Once different material types (paper, metals, plastics) have been separated into distinct fractions they can enter a recycling process.

The focus of the D4ACE guidelines is on mechanical recycling processes for polyolefin-based flexible packaging, recognising these will be the primary route for recycling flexible packaging in the short to medium term.

Mechanical recycling processes for flexible packaging polyolefin-based materials are already proven and operated on a commercial scale in some European countries.

Significant expansion of this infrastructure will be required to manage and process the increasing volumes of materials to be collected for recycling.

Flexible plastic mechanical recycling process

diagram representing the magnetic separation stage of the recycling process


It is common practice for most recycling facilities to perform some degree of additional sorting processes on the unbaled materials which can include magnetic separation, eddy current separation and NIR optical sorting stations.

diagram representing the feeder/shredder stage of the recycling process

Size reduction & washing

The waste plastics are typically shredded and washed to remove contaminants such as paper, residual food/product waste, dirt, and sand.

diagram representing the density separation stage of the recycling process

Density separation

This process is used to separate polyolefins from other plastics such as Polyethylene terephthalate (PET), polyvinyl chloride (PVC) or polystyrene (PS).

diagram representing the extrusion stage of the recycling process

Drying & extrusion

The final stage where plastics are melted, filtered, and pelletised.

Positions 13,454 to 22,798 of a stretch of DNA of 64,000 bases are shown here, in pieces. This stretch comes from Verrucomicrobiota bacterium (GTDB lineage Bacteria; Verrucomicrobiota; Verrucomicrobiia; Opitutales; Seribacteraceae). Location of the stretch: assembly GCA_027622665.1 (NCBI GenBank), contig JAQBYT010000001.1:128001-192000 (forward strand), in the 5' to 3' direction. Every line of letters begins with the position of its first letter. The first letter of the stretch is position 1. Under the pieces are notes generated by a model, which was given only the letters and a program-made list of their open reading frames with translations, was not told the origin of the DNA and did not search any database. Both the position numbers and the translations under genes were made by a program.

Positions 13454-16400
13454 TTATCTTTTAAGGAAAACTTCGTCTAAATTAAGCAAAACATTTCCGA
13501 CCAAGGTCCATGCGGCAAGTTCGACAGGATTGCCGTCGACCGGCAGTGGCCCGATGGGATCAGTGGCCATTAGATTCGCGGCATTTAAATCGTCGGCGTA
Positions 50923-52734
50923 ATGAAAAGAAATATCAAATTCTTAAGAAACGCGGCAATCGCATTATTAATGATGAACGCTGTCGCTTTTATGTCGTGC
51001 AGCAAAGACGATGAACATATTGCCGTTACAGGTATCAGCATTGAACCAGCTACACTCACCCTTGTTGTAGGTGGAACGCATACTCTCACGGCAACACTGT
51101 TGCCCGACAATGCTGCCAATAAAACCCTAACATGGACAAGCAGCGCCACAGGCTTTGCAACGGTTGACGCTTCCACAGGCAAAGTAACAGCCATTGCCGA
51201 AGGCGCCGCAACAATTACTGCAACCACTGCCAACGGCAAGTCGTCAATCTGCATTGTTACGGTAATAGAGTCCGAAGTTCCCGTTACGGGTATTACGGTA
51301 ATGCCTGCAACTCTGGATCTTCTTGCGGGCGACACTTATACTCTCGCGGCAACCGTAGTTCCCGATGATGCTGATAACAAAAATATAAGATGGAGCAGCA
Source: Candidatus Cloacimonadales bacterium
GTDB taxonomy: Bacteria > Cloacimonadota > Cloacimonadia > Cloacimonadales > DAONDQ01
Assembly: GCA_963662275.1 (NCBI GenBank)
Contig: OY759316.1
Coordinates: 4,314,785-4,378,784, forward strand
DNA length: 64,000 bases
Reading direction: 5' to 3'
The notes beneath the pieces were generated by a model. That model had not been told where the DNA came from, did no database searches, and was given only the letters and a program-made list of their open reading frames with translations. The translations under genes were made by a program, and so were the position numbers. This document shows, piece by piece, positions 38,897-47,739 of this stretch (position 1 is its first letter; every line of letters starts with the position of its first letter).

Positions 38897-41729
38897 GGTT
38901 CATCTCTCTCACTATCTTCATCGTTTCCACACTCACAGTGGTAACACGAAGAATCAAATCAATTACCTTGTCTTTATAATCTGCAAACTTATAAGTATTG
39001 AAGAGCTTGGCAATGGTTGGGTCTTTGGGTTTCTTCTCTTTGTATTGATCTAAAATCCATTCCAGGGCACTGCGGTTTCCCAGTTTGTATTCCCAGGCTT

The quality of the input material to the recycling process has a significant impact on the associated costs and yields for the recycler.

Cleaner, less contaminated input material is preferred as this reduces the cost of washing and subsequent processes, improving both the yield and quality of material obtained from the recycling process.

While for plastics and paper a mechanical recycling process is currently used, for structures containing aluminium the process will generally start with pyrolysis to recover the aluminium fraction by ‘removing’ the plastic and other non-aluminium materials at high temperature/low oxygen. The hydrocarbon fraction is also recovered and used to generate energy.

Other advanced recycling technologies, such as solvent-based recycling, are being developed and commercialised, opening further opportunities to improve the recyclability of flexible packaging structures.

In parallel, the development of other types of processes and technologies such as chemical recycling is gaining momentum and is likely to have an important role to play as we move towards a circular economy.

Understand each of these steps and connect them to your packaging design choices by consulting the complete guidelines

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